We need to do the opposite. We need people to form strong opinions on our work. Strong opinions divide people and forces them into one of two camps – those that like our work, and those that don’t. We can start to build up a small camp of people who like our work and support what we do. It doesn't matter if it's photo or video. The point is that if you are creating some form of opinion on your work, you'll be resonating with someone, somewhere which mean you have the makings of a sustainable business model.
1.) Commercial Work Really Succeeds When You Have An Opinion
A few years back, Patrick Hall highlighted a discussion that was raging about whether Adidas was using too many lights in their latest campaign in it's shot (below) featuring soccer superstar Leo Messi.
The point of that discussion was not about whether there were too many lights used. That post was simply a commentary about where an aspect of commercial photography was headed, and what sort of reaction the advertisement was provoking as a result of a lighting technique.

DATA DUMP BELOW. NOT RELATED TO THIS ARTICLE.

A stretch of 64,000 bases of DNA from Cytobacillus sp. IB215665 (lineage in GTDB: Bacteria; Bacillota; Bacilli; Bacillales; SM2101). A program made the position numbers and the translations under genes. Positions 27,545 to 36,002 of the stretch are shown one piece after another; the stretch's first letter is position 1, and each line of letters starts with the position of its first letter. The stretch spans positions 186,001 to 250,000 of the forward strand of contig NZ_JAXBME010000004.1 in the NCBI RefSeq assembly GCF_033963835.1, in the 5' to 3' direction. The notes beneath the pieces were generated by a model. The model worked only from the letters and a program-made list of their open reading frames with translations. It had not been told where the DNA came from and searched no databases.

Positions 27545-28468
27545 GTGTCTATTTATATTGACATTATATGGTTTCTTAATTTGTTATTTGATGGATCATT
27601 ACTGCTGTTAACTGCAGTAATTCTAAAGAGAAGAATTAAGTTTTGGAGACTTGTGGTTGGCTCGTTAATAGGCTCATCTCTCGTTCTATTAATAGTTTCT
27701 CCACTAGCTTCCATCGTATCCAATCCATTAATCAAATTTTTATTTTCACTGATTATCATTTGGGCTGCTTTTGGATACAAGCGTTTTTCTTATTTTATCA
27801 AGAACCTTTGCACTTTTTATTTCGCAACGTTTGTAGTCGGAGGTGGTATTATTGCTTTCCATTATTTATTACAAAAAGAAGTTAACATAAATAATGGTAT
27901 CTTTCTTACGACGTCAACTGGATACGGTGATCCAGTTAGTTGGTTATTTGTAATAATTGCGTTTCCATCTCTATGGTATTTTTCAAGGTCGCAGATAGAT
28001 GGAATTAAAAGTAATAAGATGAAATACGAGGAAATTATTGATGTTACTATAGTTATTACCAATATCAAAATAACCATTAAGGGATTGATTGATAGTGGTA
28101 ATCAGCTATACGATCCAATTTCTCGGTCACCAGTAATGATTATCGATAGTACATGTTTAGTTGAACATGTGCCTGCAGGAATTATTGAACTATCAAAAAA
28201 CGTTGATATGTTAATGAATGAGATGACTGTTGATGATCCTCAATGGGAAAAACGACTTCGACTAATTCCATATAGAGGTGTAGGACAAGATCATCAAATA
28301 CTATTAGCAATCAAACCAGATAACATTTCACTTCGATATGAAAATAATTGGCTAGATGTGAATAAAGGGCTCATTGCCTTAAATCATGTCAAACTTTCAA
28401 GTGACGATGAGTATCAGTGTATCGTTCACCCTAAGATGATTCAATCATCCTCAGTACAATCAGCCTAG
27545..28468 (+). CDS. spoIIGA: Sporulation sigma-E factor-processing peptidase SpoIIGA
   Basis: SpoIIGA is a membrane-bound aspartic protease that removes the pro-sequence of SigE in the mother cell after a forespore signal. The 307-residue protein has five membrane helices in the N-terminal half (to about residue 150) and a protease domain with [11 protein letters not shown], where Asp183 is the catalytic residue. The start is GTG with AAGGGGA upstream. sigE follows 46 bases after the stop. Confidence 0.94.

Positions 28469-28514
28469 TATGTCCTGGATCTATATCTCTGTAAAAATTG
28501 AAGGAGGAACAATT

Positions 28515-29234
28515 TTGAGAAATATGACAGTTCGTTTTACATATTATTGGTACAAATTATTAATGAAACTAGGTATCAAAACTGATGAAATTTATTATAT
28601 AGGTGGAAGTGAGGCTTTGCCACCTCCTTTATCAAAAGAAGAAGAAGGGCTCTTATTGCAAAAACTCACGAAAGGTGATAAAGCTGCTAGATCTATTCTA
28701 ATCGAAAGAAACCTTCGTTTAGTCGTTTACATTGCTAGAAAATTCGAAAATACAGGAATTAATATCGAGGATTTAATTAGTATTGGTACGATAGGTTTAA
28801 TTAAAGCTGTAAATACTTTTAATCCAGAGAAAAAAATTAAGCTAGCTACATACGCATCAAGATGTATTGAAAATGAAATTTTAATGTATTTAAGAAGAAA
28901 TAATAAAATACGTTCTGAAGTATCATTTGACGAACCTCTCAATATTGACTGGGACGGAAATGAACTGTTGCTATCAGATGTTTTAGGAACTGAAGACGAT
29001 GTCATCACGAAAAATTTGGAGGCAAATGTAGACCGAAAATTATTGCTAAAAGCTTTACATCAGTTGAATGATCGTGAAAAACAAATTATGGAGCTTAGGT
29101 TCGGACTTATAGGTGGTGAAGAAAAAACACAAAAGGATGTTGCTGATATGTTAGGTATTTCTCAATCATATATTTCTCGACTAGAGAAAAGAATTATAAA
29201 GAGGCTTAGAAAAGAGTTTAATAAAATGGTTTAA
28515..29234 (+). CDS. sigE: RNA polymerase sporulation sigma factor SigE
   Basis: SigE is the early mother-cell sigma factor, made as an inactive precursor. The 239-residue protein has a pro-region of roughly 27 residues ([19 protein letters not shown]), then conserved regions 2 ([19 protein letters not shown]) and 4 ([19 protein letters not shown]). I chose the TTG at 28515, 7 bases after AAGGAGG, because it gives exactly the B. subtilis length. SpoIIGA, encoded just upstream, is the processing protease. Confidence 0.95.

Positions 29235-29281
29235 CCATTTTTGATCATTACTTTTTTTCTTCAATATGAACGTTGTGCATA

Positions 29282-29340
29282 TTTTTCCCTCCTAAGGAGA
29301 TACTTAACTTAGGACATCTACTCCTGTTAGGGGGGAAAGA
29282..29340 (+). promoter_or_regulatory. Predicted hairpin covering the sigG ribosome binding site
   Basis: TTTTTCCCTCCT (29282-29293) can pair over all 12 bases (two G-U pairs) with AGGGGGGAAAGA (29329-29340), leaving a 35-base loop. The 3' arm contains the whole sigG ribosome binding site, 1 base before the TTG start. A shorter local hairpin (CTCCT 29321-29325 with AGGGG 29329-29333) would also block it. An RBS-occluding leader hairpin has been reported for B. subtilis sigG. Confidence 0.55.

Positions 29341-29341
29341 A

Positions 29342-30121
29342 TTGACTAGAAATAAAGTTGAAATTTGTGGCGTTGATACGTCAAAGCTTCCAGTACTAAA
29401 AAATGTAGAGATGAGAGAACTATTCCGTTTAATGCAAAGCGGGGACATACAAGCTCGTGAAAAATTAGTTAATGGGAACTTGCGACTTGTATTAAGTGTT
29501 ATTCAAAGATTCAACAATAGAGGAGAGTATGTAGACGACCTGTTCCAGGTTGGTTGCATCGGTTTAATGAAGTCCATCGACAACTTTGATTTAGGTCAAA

If the success of a commercial campaign is to get people to sit up, take notice and start talking, then you could argue Adidas got 95% of the job done simply by bringing something to the table that left people with an opinion. The lighting and overall effect got people talking. Somewhere deep within the Adidas HQ marketing department, a light bulb must have gone off because in their latest video campaign, they've used lighting again as a key talking point to sell product.
This new video was shot with a Phantom at 1000 frames a second using a suit covered with LEDs then processed out to show light trails in smooth slow motion. Again, the application of light is the talking point here.